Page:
This week I came up to Whistler, BC, to attend the Paralympics to root for my son who is a paralympian. I made my hotel arrangements through this group, telling them what I was doing up there (being a parent who needed to be near the Paralympic events) and the criteria I needed to meet (be near restaurants etc.).
Knowing they would be taking the money out of my VISA on a specific date, and that it was a non-cancellable charge, I called twice after making my booking to ensure I was getting my criteria met. I kept being told, “Don’t worry. You are 5-7 minutes away from everything. There is one bus that connects everything and leaves just outside the hotel every 5 minutes.” Something didn’t feel right, and so I called more than I normally would.
When traveling up from Vancouver on the shuttle, stangely I was the very very last person to be dropped off (rather than in the village nearest the Paralympic slopes), and found myself going halfway up a mountain absolutely nowhere near the mountain where the paralympians would be racing – about 40 minutes (and two buses, it turned out) from my son’s races. And the hotel, The Coast Blackcomb Suites, had no restaurant anywhere nearby. It was obviously not appropriate for my needs.
When I arrived at the hotel and realized what had happened, the lovely, wonderful front desk person Sarah called her equally lovely manager, Todd. Between them they set about sorting me out, getting me another hotel in a better location, and giving me a refund. Given that they probably wouldn’t be able to fill my room (booked for 7 nights) it cost them. But they were more concerned that I was happy. Todd also said that it was the 2nd time that week he’d had the same situation with Whistler.com: they had placed a customer in a hotel inappropriate for their needs.
We called the manager at Whistler.com to complain. “You’re only 5-7 minutes away,” she said, sounding like a record. When I repeated my criteria again, she said, “OH! You mean the OLYMPIC village, not the town of Whistler! Oh, that’s different! We didn’t realize that.!” I don’t know how well any of you know me, but being unclear is not something I do, especially after 3 calls.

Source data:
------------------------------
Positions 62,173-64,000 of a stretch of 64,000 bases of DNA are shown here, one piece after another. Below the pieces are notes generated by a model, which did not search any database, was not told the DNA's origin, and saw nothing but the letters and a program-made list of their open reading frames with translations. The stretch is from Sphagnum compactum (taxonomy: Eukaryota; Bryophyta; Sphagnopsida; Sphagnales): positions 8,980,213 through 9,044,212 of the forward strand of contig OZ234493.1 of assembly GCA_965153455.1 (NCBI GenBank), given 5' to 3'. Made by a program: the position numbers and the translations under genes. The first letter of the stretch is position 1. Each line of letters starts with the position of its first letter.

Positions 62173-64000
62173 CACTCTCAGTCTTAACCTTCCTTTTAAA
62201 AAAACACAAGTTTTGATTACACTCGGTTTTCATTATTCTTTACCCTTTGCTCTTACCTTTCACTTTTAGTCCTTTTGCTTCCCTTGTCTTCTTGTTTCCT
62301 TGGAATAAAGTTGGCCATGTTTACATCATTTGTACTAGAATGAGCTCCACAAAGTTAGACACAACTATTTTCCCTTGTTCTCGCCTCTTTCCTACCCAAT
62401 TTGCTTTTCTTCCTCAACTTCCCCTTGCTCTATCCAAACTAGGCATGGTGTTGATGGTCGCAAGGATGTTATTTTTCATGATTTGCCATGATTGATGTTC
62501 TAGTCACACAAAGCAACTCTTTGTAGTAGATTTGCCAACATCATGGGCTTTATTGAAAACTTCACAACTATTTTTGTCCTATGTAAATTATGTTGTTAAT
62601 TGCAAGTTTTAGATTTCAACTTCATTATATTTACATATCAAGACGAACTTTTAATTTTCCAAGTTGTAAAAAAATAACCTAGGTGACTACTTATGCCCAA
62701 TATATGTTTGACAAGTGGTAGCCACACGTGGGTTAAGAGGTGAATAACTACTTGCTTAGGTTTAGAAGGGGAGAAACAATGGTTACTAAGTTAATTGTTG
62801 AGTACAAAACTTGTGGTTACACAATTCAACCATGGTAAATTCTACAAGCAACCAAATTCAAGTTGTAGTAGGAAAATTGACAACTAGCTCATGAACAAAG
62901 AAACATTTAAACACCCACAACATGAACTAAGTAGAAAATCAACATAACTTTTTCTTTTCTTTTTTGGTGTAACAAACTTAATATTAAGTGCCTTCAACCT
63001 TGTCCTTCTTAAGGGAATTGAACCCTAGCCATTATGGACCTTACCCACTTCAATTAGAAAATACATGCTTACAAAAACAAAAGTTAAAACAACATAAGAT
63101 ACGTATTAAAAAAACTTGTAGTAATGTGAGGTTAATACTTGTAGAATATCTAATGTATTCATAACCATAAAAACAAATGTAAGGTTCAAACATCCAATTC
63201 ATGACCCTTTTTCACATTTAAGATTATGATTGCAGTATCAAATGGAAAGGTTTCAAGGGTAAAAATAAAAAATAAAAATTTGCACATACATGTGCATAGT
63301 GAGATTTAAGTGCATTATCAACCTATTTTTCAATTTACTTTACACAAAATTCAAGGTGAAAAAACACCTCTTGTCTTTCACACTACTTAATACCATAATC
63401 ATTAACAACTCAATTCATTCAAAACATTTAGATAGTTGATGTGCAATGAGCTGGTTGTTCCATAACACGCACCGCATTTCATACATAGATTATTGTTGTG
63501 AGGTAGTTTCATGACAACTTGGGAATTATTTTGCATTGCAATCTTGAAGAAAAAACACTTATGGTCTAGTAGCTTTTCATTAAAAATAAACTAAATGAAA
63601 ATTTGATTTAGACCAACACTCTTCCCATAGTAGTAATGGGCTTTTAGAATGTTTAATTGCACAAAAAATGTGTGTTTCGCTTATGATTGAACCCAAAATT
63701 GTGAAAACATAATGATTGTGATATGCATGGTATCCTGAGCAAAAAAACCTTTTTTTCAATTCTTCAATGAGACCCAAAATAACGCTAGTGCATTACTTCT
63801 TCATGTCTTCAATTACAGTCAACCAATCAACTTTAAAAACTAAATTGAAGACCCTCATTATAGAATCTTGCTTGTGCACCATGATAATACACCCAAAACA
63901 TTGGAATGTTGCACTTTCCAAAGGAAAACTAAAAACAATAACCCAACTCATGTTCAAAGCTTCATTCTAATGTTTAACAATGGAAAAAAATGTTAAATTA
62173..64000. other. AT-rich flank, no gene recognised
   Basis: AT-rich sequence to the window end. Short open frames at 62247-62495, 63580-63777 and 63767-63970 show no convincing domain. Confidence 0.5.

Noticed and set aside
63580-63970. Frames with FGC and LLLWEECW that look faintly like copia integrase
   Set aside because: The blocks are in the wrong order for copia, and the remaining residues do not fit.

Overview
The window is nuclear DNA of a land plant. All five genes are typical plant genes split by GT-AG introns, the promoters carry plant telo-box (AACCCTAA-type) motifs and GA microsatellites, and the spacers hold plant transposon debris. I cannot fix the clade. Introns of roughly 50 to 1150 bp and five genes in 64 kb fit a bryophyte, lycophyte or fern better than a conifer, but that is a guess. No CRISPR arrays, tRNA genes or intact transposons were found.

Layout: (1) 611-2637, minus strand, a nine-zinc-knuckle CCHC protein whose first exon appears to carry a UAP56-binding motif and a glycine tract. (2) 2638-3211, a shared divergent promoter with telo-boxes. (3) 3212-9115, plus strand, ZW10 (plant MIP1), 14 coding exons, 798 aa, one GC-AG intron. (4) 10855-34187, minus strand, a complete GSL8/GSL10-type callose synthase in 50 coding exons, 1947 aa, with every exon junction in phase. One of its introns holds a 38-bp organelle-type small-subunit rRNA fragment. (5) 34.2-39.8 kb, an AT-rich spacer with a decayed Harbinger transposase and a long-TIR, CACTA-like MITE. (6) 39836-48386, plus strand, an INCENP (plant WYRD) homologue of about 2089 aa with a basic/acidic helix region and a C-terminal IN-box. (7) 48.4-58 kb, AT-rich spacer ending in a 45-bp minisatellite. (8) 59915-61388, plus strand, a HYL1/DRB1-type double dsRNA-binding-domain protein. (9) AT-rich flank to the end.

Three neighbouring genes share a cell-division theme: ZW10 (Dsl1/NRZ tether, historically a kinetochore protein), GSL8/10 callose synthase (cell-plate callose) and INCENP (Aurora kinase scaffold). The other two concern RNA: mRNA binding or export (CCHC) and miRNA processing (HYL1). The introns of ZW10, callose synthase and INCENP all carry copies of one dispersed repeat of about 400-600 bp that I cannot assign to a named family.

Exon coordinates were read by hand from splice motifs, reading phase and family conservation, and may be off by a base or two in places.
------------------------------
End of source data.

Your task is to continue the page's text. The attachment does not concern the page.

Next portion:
When I told her she’d have to fix it (at 6 pm), she said she’d try but ‘…unfortunately…’ When she got to that point, I opened up a mouth.
“Try?? Try?? You’re going to get me another room NOW and charge me NO MORE than what I’ve already paid. You should have done your trying over the past 3 months.”
“I don’t know if…”
“Don’t start with me,” I warned. “I’m too tired, too cranky, and too annoyed to be nice with you.”
Then she said the magic words: “I don’t know why you’re mad at ME. I didn’t do anything!”
“What the hell are you talking about! You’re the manager! You’re responsible.” You all don’t want to hear what else I said – I don’t do well with managers who don’t take responsibility, especially when they leave me stuck, far away from where I should be, in a strange town, with hundreds of appropriate hotels to choose from, on a 14 hour travel day with no place to sleep.
Eventually, they got me a lovely Junior Suite at the Westin. Once there, the manager took me in and fed me (they paid for my meal) because they wanted me happy. The two young men at the bar said they had worked for Whistler.com and quit because they only wanted to ‘close the deal’ and they didn’t care what they told the clients.
Come on folks. In this day and age, mistakes like this get reported and sent all over the globe in moments. Lying to customers is not OK. Not taking responsibility to make sure mistakes are handled is not OK.
Until the folks at Whistler.com clean up their act, take care of customers, take responsibility for mistakes, and learn to really listen to what customers need, I propose that people use a different hotel management service when coming to Whistler.